Personal Finance Cheat Sheet
Whether your personal financial goals are to start a family, pay down student debt, retire early, or buy a home, your main financial goal is to grow your Net Worth and manage your Cash Flow.
Net Worth = Assets – Liabilities
Cash Flow = Income – Expenses
Tip: Write down your financial goals. When doing so, consider how much money you will need, when you need the money and how important one goal is relative to other financial goals. Also, keep in mind the amount of risk you are willing to tolerate to achieve your goal.
Get Organized! Prepare a budget and determine if you are you running a cash flow surplus or deficit.
Income > Expenses = CF Surplus
Income < Expenses = CF Deficit
While budgets can be time-consuming, they will help you understand your current lifestyle and create a sustainable structure for your finances and long-term goals.
Surplus = Savings = Increasing Net Worth
Tip: If you find that tracking your spending is too time-consuming after you have trained yourself to spend wisely, you can consider the following guideline: 60% of your gross income can be dedicated to fixed expenses (i.e. food, bills, all taxes) while 40% can be dedicated to savings and discretionary spending (fun money).
Build a Cash Reserve: As a rule of thumb, consider keeping 3-6 months of living expenses as cash or cash equivalents for emergency and/or opportunity. This way, you don’t need to tap savings earmarked for other financial goals when an unexpected expense or opportunity comes your way.
Taxation planning considers the tax implications of individual, investment, or business decisions, usually with the goal of minimizing tax liability.
This is often achieved by reducing taxable income through income deferral and income shifting.
Other strategies for reducing taxable income include:
Investment tax planning
Year-end planning strategies
Investment Tax Planning
This involves evaluating how to best position assets in order to minimize the amount of taxes you have to pay on an ongoing basis.
Requires year-round planning.
It begins with an in-depth understanding of the tax implications of various investments and investment strategies.
Common Tax Planning Mistakes
Waiting until the end of the year to begin tax planning.
Ignoring the impact of the federal Alternative Minimum Tax on your financial decisions.
Not taking advantage of tax-deferred or tax-free investments.
Ignoring the tax implications of life changes, such as the birth of a child, marriage, divorce, selling a home or business, etc.
Overlooking the tax-lowering impact of charitable gifts.
Not understanding the tax savings opportunities under new tax laws.
Not maximizing the potential tax advantages afforded by retirement plans.
Selling property without taking into consideration the capital gain impact.
Tip: Even if you delegate filing your taxes to your accountant or tax professional, knowing the decisions that can affect your tax liability will allow you to take the greatest possible advantage of permissible tax savings.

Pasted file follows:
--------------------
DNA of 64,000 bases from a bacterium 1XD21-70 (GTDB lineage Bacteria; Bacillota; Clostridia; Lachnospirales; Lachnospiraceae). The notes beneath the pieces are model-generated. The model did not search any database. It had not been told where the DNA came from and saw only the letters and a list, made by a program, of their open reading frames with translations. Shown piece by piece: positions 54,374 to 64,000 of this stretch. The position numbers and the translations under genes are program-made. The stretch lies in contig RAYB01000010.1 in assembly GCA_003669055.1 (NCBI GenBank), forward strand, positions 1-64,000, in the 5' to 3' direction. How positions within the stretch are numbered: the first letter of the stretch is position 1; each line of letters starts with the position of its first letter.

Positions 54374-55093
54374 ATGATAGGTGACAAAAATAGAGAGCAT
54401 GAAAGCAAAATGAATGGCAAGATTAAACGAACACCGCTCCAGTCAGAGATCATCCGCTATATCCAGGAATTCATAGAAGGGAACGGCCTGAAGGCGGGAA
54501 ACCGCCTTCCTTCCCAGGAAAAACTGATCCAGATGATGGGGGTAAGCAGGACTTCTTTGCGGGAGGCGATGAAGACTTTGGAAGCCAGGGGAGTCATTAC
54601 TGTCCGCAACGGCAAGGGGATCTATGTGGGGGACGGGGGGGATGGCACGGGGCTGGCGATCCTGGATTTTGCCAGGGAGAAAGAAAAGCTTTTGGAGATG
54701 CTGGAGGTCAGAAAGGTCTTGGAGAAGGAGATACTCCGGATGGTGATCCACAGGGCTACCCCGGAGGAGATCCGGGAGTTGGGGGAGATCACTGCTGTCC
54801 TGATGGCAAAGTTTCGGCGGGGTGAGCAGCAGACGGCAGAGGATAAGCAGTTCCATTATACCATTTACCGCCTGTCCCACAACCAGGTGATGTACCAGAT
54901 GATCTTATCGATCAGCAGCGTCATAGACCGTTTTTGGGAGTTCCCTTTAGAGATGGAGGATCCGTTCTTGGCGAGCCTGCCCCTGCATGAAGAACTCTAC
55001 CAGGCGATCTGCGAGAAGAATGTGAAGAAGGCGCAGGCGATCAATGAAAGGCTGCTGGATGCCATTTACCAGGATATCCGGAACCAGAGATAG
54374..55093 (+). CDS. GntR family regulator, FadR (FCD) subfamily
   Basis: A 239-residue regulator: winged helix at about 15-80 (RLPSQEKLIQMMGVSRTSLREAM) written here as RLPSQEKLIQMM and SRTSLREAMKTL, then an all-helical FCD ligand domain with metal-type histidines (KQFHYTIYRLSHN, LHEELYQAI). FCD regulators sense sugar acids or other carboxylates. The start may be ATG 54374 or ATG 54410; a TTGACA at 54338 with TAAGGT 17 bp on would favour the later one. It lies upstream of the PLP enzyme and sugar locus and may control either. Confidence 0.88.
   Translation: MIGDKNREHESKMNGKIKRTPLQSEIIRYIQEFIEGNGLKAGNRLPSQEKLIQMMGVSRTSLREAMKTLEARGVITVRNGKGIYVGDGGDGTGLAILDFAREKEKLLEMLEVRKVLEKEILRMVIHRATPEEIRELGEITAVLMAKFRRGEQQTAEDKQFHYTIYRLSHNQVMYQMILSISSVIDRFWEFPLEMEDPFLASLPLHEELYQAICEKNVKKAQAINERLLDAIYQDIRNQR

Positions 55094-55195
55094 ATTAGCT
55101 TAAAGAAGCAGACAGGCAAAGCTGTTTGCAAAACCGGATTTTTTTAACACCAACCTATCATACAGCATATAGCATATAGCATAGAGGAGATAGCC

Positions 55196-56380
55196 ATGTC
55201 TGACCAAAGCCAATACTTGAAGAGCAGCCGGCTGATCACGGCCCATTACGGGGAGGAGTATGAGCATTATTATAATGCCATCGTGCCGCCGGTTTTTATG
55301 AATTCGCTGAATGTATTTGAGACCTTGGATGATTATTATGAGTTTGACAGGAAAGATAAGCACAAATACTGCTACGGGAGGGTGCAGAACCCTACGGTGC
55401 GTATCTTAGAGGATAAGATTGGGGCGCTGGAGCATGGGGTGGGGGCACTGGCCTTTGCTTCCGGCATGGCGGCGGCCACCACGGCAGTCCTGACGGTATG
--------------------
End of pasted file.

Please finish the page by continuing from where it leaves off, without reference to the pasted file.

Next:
Once your financial goals, needs, and attitudes have been determined, your assets can be distributed among a variety of investment categories.
Asset Allocation: Helps build a disciplined, long-term financial strategy for distributing wealth among various investment categories (stocks, bonds, money markets, real estate, etc.) based on your investment goals, time horizon, and risk tolerance. By spreading your investments over various asset classes (such as large-, mid- and small-cap stocks; emerging markets; international equities and various bonds), also known as diversification, asset allocation attempts to reduce overall investment risk, create more reliable investment returns, and improve the risk/ return tradeoff of your portfolio.
Investment Selection: Once an asset allocation approach has been determined, one typically implements the plan through the selection of specific investment vehicles to fill each asset class. Depending on the portfolio type and risk tolerance, a combination of investments will help an investor pursue their long-term financial objectives. Choices of securities for an investment portfolio may include basic securities and alternative investments.
Basic (Traditional) Securities: May include Stocks, Bonds, Mutual Funds, Annuities, Stock Options, and Managed Accounts
Alternative Investments: May include Real Estate Investment Trusts, Oil and Gas Programs, Managed Futures and Hedge Funds. Note: Some potential benefits of alternative investments may include historically low correlation to traditional markets, greater diversification, and other potential benefits.
Tip: Whether you are investing for retirement, college, or another financial goal, you are faced with the task of quantifying your goal, developing an asset allocation strategy, and choosing the most appropriate investment vehicles. In the midst of this complexity, financial professionals are able to partner with you to help you to pursue your financial goals.